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Wade v. Indiana University School of Medicine

United States District Court, S.D. Indiana, Indianapolis Division

September 17, 2019



          TANYA WALTON PRATT, JUDGE United States District Court

         This matter is before the Court on Plaintiff Patricia Ann Wade's (“Ms. Wade”) Post Judgment Motion to alter or amend the Court's summary judgment ruling pursuant to Federal Rule of Civil Procedure 59(e), (Dkt. 108). On July 12, 2019, the Court granted the Defendants Indiana University School of Medicine (“IU”), Sheryl Allen (“Dr. Allen”), and Abby Klemsz's (“Ms. Klemsz”) (collectively “the Defendants”) Motion for Summary Judgment, (Dkt. 106), and entered final judgment that same date, (Dkt. 107). Ms. Wade filed her post judgment motion thirty-one (31) days later, on August 12, 2019. The Defendants elected not to respond. For the reasons stated below, the Post Judgment motion to alter or amend the judgment (Filing No. 108) is denied.


         A motion to alter or amend under Rule 59(e) “must be filed no later than 28 days after the entry of the judgment.” Fed.R.Civ.P. 59(e). If timely filed, a motion styled as a motion to reconsider should be considered under Rule 59(e). Kiswani v. Phoenix Sec. Agency, Inc., 584 F.3d 741, 742 (7th Cir. 2009). The purpose of a motion to alter or amend judgment under Rule 59(e) is to ask the court to reconsider matters “properly encompassed in a decision on the merits.” Osterneck v. Ernst & Whinney, 489 U.S. 169, 174 (1989).

         Relief pursuant to a Rule 59(e) motion to alter or amend is an “extraordinary remed[y] reserved for the exceptional case.” Foster v. DeLuca, 545 F.3d 582, 584 (7th Cir. 2008). A Rule 59(e) motion may be used “to draw the district court's attention to a manifest error of law or fact or to newly discovered evidence.” United States v. Resnick, 594 F.3d 562, 568 (7th Cir. 2010). A manifest error “is not demonstrated by the disappointment of the losing party. It is the wholesale disregard, misapplication, or failure to recognize controlling precedent.” Oto v. Metropolitan Life Ins. Co., 224 F.3d 601, 606 (7th Cir. 2000) (citation and quotation marks omitted). Furthermore, “a Rule 59(e) motion is not an opportunity to relitigate motions or present arguments, issues, or facts that could and should have been presented earlier.” Brownstone Publ'g, LLC v. AT&T, Inc., 2009 U.S. Dist. LEXIS 25485, at *7 (S.D. Ind. Mar. 24, 2009).


         The Court incorporates by reference the background section of its Entry granting IU's summary judgment motion (Dkt. 106 at 2-7) and provides only a brief summary in this Entry. After IU terminated her employment, Ms. Wade filed this pro se action asserting claims of employment discrimination and retaliation based on her age, sex, and race, and a deprivation of her equal protection and due process rights. In response, the Defendants raised various defenses, which they asserted entitled them to summary judgment, and also argued that summary judgment was warranted because Ms. Wade was terminated for not meeting legitimate employment expectations. (Dkt. 68). The Court found that summary judgment was warranted on all of Ms. Wade's claims. (Dkt. 106 at 26). In the instant motion, Ms. Wade asks the Court to reopen this case and alter or amend the summary judgment ruling pertaining only to her claims of age discrimination and retaliation.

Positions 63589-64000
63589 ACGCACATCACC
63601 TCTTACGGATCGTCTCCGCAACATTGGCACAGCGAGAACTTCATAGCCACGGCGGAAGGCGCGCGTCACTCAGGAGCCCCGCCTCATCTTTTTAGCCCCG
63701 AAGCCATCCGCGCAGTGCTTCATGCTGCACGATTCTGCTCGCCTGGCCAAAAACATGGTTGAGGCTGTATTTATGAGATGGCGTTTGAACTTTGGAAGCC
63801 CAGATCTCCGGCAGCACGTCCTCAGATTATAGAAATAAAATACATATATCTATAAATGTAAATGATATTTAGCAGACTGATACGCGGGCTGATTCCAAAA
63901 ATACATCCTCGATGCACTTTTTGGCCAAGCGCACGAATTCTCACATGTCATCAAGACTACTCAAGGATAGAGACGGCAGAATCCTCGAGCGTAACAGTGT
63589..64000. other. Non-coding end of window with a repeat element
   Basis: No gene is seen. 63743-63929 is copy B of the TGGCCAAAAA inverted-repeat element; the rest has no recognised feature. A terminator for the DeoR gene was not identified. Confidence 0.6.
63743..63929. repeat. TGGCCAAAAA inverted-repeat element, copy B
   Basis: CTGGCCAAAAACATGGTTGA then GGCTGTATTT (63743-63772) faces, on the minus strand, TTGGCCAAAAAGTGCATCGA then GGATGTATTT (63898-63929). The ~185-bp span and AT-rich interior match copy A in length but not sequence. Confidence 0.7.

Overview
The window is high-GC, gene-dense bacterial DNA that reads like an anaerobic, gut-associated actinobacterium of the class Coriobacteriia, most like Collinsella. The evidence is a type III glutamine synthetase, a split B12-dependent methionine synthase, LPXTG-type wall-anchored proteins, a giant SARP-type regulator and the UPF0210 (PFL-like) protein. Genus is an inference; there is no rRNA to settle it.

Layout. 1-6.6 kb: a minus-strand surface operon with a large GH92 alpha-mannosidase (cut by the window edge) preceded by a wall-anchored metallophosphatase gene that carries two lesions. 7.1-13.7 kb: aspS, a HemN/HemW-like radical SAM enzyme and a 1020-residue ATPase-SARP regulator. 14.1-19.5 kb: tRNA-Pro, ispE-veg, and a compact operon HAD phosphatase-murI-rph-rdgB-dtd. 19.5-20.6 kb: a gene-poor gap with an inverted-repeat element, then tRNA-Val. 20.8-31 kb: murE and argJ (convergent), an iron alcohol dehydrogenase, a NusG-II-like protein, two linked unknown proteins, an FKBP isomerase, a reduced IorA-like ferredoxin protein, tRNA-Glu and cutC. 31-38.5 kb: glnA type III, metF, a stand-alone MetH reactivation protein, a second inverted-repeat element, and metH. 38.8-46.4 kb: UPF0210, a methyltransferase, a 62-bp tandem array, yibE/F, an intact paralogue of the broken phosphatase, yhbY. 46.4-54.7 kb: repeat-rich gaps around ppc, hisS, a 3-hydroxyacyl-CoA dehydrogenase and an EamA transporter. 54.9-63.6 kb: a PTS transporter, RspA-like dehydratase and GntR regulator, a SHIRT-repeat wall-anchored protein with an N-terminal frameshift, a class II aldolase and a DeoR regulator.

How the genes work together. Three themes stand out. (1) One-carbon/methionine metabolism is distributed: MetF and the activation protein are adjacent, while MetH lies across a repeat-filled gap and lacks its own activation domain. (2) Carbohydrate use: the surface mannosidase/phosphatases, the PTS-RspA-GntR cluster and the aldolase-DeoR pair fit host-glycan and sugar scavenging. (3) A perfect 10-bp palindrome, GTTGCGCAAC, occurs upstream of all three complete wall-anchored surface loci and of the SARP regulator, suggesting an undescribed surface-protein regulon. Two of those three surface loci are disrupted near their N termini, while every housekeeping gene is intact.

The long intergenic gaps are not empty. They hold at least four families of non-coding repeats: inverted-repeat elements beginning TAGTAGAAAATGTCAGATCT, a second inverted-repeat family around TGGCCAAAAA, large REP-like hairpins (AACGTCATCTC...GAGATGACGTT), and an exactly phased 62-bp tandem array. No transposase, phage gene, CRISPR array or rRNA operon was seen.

As an initial matter, the Court notes that it issued its Order on Defendants' Motion for Summary Judgment on July 12, 2019 (Dkt. 106). Ms. Wade filed her Post Judgment Motion (Dkt. 108) on August 12, 2019, thirty-one days after the Court's Order. Therefore, the motion to alter or amend under Rule 59(e) is purportedly untimely and should be denied on this basis. The Court recognizes, however, that Ms. Wade is proceeding pro se and does not have access to electronic filing of her documents; accordingly, the Court will provide analysis on her Motion.

         Ms. Wade contends that the Court should alter the judgment because the Court made manifest errors of law in denying her claims of age discrimination and retaliation. In particular, she requests that the Court “strip Defendants of their Sovereign Immunity”; “Sanction Defendants for Perjury and Obstruction of Justice”; “Notify Plaintiff if additional authentications are needed”; and “Impose other sanctions as the Court deems appropriate.” (Dkt. 108 at 2).